|Publication number||US5981033 A|
|Application number||US 08/881,208|
|Publication date||Nov 9, 1999|
|Filing date||Jun 24, 1997|
|Priority date||Mar 12, 1997|
|Also published as||CA2283305A1, CN1250501A, DE69806356D1, DE69806356T2, EP0966569A1, EP0966569B1, WO1998040562A1|
|Publication number||08881208, 881208, US 5981033 A, US 5981033A, US-A-5981033, US5981033 A, US5981033A|
|Inventors||Dale H. Haunschild, Neil A. Hodson, Warren J. Johnson, Terrence W. Miller, Larry K. Stump, James H. C. Harper, Roberta M. Collins Harper|
|Original Assignee||3M Innovative Properties Company|
|Export Citation||BiBTeX, EndNote, RefMan|
|Patent Citations (28), Non-Patent Citations (2), Referenced by (8), Classifications (26), Legal Events (6)|
|External Links: USPTO, USPTO Assignment, Espacenet|
This application is a continuation-in-part of the U.S. Ser. No. 08/815,523, abandoned filed Mar. 12, 1997.
The invention relates to removable pavement marking tape, and specifically to such a tape having a scrim to provide structural integrity.
Pavement marking tapes are typically used to delineate the boundaries for lanes of traffic on a roadway. The tape may extend continuously, such as along the outermost boundaries of the driving lanes, or intermittently, such as between lanes. One popular use for such a tape is in construction work zones, where pavement marking tape can guide motorists through new traffic patterns without incident. Although these work zones may seem to remain in place for inordinately long periods of time, they eventually are removed and the pavement marking is removed from the roadway. To allow the pavement marking tape to be peeled from the surface of the roadway in a single piece, the marking tape must have sufficient structural integrity to prevent tearing. If the tape is intended to remain in place indefinitely, it is necessary to provide structural integrity sufficient to withstand the abuse that vehicles and weather can impose.
Various removable pavement marking tapes have been developed for uses such as that described above, and some such tapes include an integral scrim. An example of such a tape is the 3M Scotch-Lane™ Removable Tape sold by the Traffic Control Materials Division of Minnesota Mining and Manufacturing (3M) Company of St. Paul, Minn. under the designation 620. A simplified illustration of this type of conventional tape is provided in FIG. 1. Tape 10 includes a monolayer of glass beads 12 retained by binder layer 14, which is bonded to aluminum layer 16. Glass beads 12 provide retroreflectivity for the headlights of oncoming vehicles, and enable motorists to detect the pavement marking tape more easily than without such beads. Aluminum layer 16 provides deformability, which enables the tape to better adhere over imperfections in the surface of the road.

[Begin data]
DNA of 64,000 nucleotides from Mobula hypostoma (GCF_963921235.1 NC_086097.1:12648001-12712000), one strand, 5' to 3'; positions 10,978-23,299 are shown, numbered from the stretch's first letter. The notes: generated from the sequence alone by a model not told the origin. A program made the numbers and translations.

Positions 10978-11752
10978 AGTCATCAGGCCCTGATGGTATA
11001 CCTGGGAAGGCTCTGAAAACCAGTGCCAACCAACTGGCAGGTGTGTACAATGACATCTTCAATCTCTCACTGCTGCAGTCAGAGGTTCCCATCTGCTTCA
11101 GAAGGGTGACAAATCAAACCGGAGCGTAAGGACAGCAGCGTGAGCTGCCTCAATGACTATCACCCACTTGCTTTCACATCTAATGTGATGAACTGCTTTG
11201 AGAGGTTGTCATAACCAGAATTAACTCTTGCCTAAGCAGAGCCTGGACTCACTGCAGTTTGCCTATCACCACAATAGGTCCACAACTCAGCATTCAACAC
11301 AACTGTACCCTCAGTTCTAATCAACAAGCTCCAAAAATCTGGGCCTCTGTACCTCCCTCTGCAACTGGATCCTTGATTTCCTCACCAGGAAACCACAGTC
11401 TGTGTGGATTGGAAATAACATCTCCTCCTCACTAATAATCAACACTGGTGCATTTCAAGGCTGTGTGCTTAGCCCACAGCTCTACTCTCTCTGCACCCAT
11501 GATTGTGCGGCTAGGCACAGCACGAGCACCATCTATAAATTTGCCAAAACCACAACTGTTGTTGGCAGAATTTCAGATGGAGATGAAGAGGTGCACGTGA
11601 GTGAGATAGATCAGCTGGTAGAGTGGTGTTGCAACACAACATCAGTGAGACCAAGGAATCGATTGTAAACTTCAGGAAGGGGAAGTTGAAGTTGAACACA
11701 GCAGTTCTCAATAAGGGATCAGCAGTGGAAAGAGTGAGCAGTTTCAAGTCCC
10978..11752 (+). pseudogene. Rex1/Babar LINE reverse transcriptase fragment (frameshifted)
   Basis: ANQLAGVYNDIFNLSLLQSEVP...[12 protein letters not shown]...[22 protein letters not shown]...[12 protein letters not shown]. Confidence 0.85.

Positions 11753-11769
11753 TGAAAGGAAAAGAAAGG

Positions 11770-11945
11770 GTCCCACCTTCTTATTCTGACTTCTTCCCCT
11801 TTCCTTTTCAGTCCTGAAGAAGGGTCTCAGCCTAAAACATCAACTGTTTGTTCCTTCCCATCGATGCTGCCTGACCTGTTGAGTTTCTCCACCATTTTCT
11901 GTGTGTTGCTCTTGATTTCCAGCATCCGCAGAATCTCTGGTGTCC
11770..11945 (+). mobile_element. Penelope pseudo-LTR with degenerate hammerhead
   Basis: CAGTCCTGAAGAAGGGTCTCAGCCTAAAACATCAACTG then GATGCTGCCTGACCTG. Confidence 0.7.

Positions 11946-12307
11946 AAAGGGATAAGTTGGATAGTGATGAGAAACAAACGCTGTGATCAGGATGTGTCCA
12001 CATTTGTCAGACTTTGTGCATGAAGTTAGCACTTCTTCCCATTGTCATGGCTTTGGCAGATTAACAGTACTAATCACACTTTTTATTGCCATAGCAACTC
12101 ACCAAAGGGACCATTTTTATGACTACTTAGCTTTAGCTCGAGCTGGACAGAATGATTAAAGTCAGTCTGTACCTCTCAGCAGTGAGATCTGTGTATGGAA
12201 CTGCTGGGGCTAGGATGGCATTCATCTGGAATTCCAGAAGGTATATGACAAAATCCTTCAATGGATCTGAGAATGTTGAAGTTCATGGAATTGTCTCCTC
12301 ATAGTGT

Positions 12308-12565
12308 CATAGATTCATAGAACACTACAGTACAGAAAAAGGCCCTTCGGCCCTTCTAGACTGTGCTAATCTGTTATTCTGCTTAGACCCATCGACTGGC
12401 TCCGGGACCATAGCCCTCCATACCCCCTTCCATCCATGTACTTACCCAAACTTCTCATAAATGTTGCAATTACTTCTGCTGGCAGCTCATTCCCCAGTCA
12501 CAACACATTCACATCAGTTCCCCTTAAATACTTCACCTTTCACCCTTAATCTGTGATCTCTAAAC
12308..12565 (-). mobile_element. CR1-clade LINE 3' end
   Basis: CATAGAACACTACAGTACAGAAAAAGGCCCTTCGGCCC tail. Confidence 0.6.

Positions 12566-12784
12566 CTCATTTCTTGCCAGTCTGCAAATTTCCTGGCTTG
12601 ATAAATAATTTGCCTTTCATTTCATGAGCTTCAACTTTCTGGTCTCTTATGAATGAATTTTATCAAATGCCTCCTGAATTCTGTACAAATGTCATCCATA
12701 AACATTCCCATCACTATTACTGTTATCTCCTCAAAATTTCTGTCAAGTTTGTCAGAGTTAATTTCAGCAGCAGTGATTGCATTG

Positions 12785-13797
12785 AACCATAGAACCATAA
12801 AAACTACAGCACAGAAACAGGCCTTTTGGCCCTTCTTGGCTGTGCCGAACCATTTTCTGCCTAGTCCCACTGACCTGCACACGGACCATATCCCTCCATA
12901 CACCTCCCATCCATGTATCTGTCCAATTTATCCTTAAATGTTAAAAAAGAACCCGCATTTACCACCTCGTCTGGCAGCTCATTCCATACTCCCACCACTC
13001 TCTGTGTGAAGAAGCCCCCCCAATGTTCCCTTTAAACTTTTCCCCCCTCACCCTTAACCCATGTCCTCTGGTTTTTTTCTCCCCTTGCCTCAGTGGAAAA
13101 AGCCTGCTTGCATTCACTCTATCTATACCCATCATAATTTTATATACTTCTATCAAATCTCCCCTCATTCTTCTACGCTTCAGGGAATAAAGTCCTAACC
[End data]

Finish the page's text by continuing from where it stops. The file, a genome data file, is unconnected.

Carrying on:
Beneath the aluminum layer 16 are adhesive layers 18 and 22, which permeate scrim 20 and bond it to the aluminum layer. Scrim 20 is typically a nonwoven sheet of natural staple fibers or synthetic melt-blown or spun-bonded polymeric fibers, or a composite. It may include a plurality of larger strands extending in the machine (longitudinal) direction, the transverse direction, or both to provide added strength and structural integrity. Scrim 20 exhibits good tensile strength, and thus is useful for peeling the tape 10 off road surface 24 to which it is adhesively bonded. The scrim also may help to prevent residual adhesive from remaining bonded to the road surface when the tape has been removed.
Although removable pavement marking tapes of the type described above are useful for many applications, they may exhibit certain disadvantages when applied to existing road surfaces. Those surfaces are usually irregular compared to new roads, and often exhibit topographical defects such as projections, impacted rocks or debris, dents, and the like. Although the aluminum layer alone is susceptible to inelastic deformation, and would otherwise enable the tape to be adhered to an irregular surface, the scrim is not. It is believed that the scrim can prevent this type of pavement marking tape from conforming to irregularities in the road surface, perhaps because the scrim increases the tendency of the tape to recover to its original shape (elasticity) after it has been deformed over a surface irregularity. When the tendency to recover exceeds the adhesive force attaching the tape to the surface, detachment occurs. Moreover, adhesion problems can be exacerbated by the presence of water on the road surface and under the tape which, in conjunction with freeze/thaw cycles, can accelerate the detachment process. Once the tape becomes partially or wholly detached from the road, the advantages offered by the tape, such as retroreflectivity, may no longer be obtained.
In view of these and other disadvantages of conventional pavement marking tapes, it is desirable to provide a pavement marking tape that effectively conforms to irregularities in a road surface and is easily removable in one piece.
The removable pavement marking tape of the present invention includes a durable upper portion including a surface presented for observation by a viewer, and an extensible scrim bonded to the underside of the upper portion to add structural integrity to the upper portion. In one embodiment, the extensible scrim is corrugated, and the corrugations are preferably microcorrugations. The scrim is preferably a nonwoven web. The extensible scrim exhibits controlled elongation, and because the elongation forces increase non-linearly (relatively low forces at low strain; relatively higher forces at high strain), it requires only a small amount of force to conform the pavement marking tape to an irregular road surface. The tape, however, retains sufficient structural integrity and tensile strength to enable the tape to be removed from the road in one piece.
The present invention is described with reference to the appended drawings, in which like numbers represent like structure throughout the several views, and wherein
FIG. 1 is a cross-sectional view of a conventional removable pavement marking tape having an integral scrim;
FIG. 2 is a cross-sectional view of a removable pavement marking tape having a corrugated scrim according to the present invention;